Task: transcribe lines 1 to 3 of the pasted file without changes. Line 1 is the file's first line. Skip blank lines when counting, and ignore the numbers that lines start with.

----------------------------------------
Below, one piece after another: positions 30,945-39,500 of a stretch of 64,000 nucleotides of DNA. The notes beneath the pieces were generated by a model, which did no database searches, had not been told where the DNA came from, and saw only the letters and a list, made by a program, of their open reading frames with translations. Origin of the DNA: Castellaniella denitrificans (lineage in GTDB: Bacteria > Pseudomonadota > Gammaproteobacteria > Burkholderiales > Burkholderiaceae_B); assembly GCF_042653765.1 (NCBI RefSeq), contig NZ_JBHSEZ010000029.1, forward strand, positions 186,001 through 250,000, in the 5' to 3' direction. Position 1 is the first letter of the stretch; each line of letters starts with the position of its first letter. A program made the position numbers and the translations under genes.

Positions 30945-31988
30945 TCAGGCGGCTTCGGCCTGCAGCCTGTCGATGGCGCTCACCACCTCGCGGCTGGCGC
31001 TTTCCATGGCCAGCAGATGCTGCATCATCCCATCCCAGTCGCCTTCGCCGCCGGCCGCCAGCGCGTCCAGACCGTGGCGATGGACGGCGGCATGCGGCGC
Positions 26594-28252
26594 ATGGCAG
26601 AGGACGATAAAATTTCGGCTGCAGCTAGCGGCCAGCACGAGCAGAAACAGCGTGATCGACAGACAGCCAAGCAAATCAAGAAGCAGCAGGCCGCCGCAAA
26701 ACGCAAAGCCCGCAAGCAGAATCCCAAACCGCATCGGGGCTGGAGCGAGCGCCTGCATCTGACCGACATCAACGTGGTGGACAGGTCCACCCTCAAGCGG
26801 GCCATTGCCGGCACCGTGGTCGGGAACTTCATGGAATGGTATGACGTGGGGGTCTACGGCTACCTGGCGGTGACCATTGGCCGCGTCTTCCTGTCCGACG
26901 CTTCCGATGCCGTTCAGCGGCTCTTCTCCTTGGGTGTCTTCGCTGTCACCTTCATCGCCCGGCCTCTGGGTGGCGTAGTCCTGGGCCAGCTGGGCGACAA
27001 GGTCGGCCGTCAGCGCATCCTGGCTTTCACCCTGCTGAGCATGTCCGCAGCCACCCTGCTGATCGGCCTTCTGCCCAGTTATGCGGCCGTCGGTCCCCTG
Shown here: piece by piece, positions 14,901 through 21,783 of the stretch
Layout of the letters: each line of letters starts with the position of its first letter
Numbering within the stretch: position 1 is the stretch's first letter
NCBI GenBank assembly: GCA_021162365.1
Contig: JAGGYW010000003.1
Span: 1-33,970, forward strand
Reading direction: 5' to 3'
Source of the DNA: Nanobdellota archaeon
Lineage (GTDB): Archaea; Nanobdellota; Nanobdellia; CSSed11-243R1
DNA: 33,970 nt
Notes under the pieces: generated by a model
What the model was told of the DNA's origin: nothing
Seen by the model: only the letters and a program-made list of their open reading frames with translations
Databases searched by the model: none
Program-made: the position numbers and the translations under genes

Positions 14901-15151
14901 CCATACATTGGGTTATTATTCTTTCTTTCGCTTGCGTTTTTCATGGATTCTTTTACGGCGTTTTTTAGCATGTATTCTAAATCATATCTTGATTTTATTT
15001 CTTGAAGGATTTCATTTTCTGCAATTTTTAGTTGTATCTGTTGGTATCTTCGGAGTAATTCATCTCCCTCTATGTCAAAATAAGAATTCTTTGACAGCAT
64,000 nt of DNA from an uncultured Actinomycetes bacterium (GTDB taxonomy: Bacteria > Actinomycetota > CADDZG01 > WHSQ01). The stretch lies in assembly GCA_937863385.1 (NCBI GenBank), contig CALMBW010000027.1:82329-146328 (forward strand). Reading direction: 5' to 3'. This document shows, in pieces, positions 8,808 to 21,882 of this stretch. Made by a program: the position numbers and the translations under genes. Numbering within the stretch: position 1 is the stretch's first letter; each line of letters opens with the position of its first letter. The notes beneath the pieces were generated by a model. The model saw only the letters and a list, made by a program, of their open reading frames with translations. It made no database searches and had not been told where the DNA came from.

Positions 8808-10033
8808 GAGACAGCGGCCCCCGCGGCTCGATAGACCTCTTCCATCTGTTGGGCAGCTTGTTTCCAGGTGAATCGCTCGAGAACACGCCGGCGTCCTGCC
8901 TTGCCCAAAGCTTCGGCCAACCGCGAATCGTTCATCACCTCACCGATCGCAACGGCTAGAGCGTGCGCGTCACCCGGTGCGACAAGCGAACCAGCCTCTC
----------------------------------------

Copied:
Below, one piece after another: positions 30,945-39,500 of a stretch of 64,000 nucleotides of DNA. The notes beneath the pieces were generated by a model, which did no database searches, had not been told where the DNA came from, and saw only the letters and a list, made by a program, of their open reading frames with translations. Origin of the DNA: Castellaniella denitrificans (lineage in GTDB: Bacteria > Pseudomonadota > Gammaproteobacteria > Burkholderiales > Burkholderiaceae_B); assembly GCF_042653765.1 (NCBI RefSeq), contig NZ_JBHSEZ010000029.1, forward strand, positions 186,001 through 250,000, in the 5' to 3' direction. Position 1 is the first letter of the stretch; each line of letters starts with the position of its first letter. A program made the position numbers and the translations under genes.

Positions 30945-31988
30945 TCAGGCGGCTTCGGCCTGCAGCCTGTCGATGGCGCTCACCACCTCGCGGCTGGCGC